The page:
Self-driving cars have been on the horizon for a long time, but just how realistic is a world that travels primarily by autonomous vehicle? In 1997, the US Department of Transportation funded a series of projects to develop and demonstrate a highway prototype. The resulting automated system with embedded magnets performed “flawlessly.” This meant the possibility of switching from automatic to partial or full automation was actually attainable. Ultimately though, the automated highway system was rejected due to high cost.
In 2014, the idea resurfaced. Volvo fought for the use of automated magnetic highway systems, citing how magnets would be unfazed by poor weather conditions and/or obstacles in the road. The company began additional research into building highways lined with neodymium and ferrite magnets and vehicles outfitted with specialized sensors. While the results were promising, expenses led to another halt in progress.
Magnets Lose Strength Due to High Temperature
Another “roadblock” in the journey to automation is the fact that magnets become weaker when exposed to high temperatures. For example, neodymium magnets used in electric cars today may become less effective once heated over approximately 212°F.
To combat this reaction, researchers in DOE/Ames Laboratory have developed a new magnetic alloy comprised of a combination of neodymium, yttrium, and dysprosium. The alloy is said to operate at full capacity in temperatures up to nearly 400°F.
How Do Electric Cars Use Magnets?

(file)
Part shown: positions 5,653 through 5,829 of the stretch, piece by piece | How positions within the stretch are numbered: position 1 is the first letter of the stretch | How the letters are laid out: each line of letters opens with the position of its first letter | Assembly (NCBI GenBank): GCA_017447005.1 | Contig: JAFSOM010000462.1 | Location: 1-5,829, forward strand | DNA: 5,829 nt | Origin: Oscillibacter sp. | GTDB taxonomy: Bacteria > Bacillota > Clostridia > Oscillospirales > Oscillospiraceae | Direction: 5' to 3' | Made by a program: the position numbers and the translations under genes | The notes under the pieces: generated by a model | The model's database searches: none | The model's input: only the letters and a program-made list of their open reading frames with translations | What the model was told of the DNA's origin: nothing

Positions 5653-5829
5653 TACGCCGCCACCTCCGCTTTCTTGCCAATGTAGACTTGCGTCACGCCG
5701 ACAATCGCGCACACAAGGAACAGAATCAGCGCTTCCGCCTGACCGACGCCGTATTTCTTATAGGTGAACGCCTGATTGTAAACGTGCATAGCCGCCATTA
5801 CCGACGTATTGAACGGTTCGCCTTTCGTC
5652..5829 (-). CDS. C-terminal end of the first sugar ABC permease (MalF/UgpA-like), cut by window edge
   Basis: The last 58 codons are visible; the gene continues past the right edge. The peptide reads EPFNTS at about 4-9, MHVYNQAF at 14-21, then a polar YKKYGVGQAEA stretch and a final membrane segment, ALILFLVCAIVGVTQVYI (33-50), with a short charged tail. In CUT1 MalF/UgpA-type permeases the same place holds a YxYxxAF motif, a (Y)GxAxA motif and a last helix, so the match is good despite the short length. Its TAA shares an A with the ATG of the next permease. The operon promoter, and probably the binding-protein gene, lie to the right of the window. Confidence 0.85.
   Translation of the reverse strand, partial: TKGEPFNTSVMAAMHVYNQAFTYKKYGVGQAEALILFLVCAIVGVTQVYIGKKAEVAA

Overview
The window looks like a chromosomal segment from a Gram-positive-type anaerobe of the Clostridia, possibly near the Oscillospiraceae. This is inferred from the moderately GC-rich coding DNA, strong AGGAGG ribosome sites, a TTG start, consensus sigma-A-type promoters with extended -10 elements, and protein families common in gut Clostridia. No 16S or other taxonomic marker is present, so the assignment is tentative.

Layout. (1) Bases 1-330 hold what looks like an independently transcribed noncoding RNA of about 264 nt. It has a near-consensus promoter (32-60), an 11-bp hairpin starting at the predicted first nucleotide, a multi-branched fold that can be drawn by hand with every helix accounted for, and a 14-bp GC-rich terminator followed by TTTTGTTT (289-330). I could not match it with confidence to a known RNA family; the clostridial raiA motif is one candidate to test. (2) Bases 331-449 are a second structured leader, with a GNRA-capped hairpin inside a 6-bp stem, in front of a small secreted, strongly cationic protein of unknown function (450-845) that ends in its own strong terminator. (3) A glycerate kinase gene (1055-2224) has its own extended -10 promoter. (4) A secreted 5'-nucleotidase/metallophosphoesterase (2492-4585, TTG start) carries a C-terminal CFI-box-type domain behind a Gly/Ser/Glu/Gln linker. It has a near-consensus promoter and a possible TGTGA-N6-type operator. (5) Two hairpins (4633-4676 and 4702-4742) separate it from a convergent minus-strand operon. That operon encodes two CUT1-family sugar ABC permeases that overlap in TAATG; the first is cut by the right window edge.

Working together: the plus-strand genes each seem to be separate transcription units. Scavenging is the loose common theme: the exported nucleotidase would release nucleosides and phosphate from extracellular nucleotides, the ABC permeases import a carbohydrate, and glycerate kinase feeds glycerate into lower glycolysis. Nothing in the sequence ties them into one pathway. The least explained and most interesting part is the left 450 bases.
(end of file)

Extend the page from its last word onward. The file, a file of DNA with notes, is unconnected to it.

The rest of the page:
Electric motors use a wire coil encircled by strong magnets. Basically, once an electric current is induced in the coil, it emits a magnetic field, opposing the field emitted by the magnets. The repulsion causes the coil to spin, and ultimately, the wheels to move.
As electric cars have become more common, research has shifted toward on-the-go charging. Such research has shown how magnetic plates beneath the road could interact with electronic plates on the bottom of cars, causing the battery to fill up as the car passes.
The global pioneer of this method is the Online Electric Vehicle (OLEV), a bus developed by South Korea’s Advanced Institute of Science and Technology (KAIST). More recently, Swedish truck and bus maker Scania trialed a similar system of recharging electric bus stations.
Theoretically, we’re on the edge of living in a society that views self-driving electric cars, automated highway systems, and charging highways as the new normal. But until such things can be replicated at a larger scale and lower cost, this potential world remains a dream for the future.
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